South African rugby icon, Joost van der Westhuizen, is undergoing experimental stem cell therapy in order to regenerate and repair damaged tissue and to assist with impaired muscle functioning. It is the first time that this kind of treatment is being tried in South Africa.
Van der Westhuizen was diagnosed with ALS, a form of Motor Neuron Disease (MND), over two months ago. ALS is unfortunately a life-threatening neurodegenerative condition with an 80% mortality rate over a period of two to five years.
According to his Specialist Neurologist, Dr Jody Pearl, Van der Westhuizen’s diagnosis of ALS was confirmed at Cleveland Clinic’s Neuromuscular Unit in Ohio, United States, in July 2011, by one of the world’s leading experts in this condition.
Pearl said: “At this point treatment options are limited and essentially restricted to palliative and supportive therapy. Therefore Joost decided, with the support of his doctors and South African Rugby Legends Association President, Gavin Varejes, to opt for stem cell treatment.”
The aim of the therapy is to regenerate and repair damaged muscle tissue and hopefully delay further degeneration of his muscle function.
How Joost's treatment began
Van der Westhuizen recently underwent a minor surgical procedure during which his fat tissue was collected by Dr Vernon Ching and Dr Tim Christofides at the new Netcare Waterfall City Hospital in Midrand. The medical team used a specialised technique to ensure that the fat contained the maximum amount of stem cells.
This fat was then sent to the stem cell laboratory at Netcells Cryogenics where the mesenchymal stem cells were carefully isolated.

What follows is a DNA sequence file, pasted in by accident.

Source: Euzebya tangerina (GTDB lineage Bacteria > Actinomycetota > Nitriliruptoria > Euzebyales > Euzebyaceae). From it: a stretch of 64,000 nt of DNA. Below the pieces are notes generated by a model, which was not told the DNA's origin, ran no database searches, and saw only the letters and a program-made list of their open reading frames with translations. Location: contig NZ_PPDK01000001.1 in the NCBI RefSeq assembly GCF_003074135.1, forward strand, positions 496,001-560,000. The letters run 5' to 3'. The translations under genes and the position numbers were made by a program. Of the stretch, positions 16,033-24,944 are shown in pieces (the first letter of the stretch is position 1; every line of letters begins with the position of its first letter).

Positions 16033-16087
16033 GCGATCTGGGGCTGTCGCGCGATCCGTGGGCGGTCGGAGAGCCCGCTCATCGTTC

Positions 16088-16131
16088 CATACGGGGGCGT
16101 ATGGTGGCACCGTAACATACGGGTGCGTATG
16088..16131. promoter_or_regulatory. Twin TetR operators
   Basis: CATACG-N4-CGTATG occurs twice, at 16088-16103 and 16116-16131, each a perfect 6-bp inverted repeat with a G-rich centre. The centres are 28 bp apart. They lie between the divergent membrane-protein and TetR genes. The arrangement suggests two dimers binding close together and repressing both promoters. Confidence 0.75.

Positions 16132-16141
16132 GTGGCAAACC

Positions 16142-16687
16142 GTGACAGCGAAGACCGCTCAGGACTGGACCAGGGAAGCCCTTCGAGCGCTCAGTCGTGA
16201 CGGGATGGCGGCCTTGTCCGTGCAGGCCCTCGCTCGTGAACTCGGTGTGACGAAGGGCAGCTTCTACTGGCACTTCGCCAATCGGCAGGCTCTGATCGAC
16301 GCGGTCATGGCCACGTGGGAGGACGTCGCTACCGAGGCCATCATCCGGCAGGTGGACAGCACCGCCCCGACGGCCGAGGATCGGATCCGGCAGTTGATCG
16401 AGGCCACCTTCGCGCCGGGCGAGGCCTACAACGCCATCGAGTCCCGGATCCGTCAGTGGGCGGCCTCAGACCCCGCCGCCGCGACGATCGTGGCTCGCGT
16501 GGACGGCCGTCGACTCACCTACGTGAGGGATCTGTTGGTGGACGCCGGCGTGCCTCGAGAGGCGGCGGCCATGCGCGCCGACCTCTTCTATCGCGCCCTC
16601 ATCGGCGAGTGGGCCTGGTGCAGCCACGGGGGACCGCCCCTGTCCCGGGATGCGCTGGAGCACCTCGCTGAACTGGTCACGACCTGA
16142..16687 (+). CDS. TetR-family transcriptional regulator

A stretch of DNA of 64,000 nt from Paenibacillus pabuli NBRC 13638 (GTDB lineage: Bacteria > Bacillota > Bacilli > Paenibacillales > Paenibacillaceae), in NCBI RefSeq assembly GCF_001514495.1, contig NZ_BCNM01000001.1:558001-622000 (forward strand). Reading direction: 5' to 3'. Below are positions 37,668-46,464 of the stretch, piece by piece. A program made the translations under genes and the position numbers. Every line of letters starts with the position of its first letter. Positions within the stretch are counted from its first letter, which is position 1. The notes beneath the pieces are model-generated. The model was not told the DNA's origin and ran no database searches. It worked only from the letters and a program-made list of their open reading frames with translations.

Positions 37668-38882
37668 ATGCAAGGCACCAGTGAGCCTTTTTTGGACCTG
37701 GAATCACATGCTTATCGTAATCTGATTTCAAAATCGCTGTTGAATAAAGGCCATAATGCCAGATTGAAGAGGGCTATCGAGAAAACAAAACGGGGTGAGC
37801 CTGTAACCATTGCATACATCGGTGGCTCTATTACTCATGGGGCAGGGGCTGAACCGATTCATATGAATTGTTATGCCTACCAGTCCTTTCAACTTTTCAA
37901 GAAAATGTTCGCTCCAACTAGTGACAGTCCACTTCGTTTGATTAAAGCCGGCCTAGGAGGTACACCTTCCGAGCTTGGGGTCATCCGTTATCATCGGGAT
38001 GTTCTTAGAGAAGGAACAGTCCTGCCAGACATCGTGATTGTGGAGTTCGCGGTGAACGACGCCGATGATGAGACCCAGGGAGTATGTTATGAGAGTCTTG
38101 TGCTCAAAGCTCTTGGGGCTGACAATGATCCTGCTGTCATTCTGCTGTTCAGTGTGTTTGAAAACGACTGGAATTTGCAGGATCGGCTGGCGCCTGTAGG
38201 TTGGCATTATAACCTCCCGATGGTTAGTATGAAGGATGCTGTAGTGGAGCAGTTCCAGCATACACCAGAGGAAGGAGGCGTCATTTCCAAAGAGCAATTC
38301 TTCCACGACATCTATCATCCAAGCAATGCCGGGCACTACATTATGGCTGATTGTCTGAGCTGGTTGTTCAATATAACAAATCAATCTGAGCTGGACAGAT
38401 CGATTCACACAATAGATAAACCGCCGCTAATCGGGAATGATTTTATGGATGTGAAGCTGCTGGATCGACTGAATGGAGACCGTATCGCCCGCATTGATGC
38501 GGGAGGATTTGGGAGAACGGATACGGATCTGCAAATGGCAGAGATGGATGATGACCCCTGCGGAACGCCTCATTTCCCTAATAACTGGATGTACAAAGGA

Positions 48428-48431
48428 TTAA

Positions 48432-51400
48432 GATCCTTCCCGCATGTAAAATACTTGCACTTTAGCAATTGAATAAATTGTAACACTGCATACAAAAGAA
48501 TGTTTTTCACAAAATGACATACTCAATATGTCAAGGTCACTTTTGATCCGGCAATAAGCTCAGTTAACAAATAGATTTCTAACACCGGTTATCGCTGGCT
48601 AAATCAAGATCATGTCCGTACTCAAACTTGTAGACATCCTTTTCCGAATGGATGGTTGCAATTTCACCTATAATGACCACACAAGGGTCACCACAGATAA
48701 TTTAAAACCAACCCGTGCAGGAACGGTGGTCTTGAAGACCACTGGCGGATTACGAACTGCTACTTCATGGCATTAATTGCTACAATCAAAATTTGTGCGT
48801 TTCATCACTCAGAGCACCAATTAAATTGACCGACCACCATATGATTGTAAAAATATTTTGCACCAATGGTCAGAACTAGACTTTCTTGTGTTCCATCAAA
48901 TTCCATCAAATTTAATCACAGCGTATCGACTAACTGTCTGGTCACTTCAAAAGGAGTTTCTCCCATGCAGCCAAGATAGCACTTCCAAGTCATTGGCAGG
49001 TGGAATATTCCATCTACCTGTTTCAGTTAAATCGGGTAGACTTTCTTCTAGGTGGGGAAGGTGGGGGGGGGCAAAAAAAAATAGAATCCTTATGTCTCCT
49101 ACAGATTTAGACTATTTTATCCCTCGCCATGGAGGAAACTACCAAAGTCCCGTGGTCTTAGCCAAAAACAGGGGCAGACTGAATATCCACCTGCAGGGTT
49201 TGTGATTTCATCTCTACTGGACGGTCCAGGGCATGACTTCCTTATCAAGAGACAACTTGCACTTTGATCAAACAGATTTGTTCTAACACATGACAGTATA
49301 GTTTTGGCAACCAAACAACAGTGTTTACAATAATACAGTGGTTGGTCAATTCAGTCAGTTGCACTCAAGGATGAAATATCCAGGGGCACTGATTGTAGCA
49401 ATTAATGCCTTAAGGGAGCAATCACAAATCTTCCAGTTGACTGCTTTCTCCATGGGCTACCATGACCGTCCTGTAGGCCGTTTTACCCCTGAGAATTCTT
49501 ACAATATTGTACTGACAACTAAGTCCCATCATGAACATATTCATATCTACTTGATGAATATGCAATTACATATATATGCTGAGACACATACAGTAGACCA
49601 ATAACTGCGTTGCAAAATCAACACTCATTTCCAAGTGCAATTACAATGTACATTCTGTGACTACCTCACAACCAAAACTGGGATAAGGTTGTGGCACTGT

A therapeutic product was then prepared using a patented technique. Drs Ching and Christofides later administered this both intra]muscularly and intravenously to Van der Westhuizen.
It is a completely safe procedure as Van der Westhuizen’s own stem cells have been used in preparing the therapeutic and no synthetic agents were used in the process. This is known as cell]free therapy as the whole stem cell is not transplanted.
The techniques used by Netcells were developed by Dr Steve Ray, a UK Neuro]Scientist who has been researching stem cells for more than 20 years.
First of it's kind in SA
Kim Hulett, Managing Director of Netcells, said that this is the first treatment of its kind in South Africa. “We are humbled that we are able to offer this type of cutting]edge technology to Joost, and, while he travelled to the United States for the latest in MND testing and research, he is able to receive this treatment right here at home. Joost is pleased to be raising awareness about neuro]degenerative diseases and potential treatment options.”
Netcells Medical Director, Dr Yvonne Holt says that mesenchymal stem cells (MSCs) are being employed in both research and clinical environments for a variety of aesthetic and medical conditions that include skin regeneration (wound healing and scar remodeling, skin pigmentation disorders); neurology (nerve regeneration and repair); orthopedics (cartilage, bone repair); sports injury (tendon, ligament repair); cardiology (heart muscle regeneration); reconstructive surgery (fat autografts); and many other clinical areas.
Dr Holt points out that the use of mesenchymal stem cells in the treatment of Van der Westhuizen is experimental. “The efficacy of Joost’s treatment will be closely monitored by his medical team through a range of clinical tests, together with similar cases in Europe.” - (Netcells Cryogenics, August 2011)
What is motor neuron disease?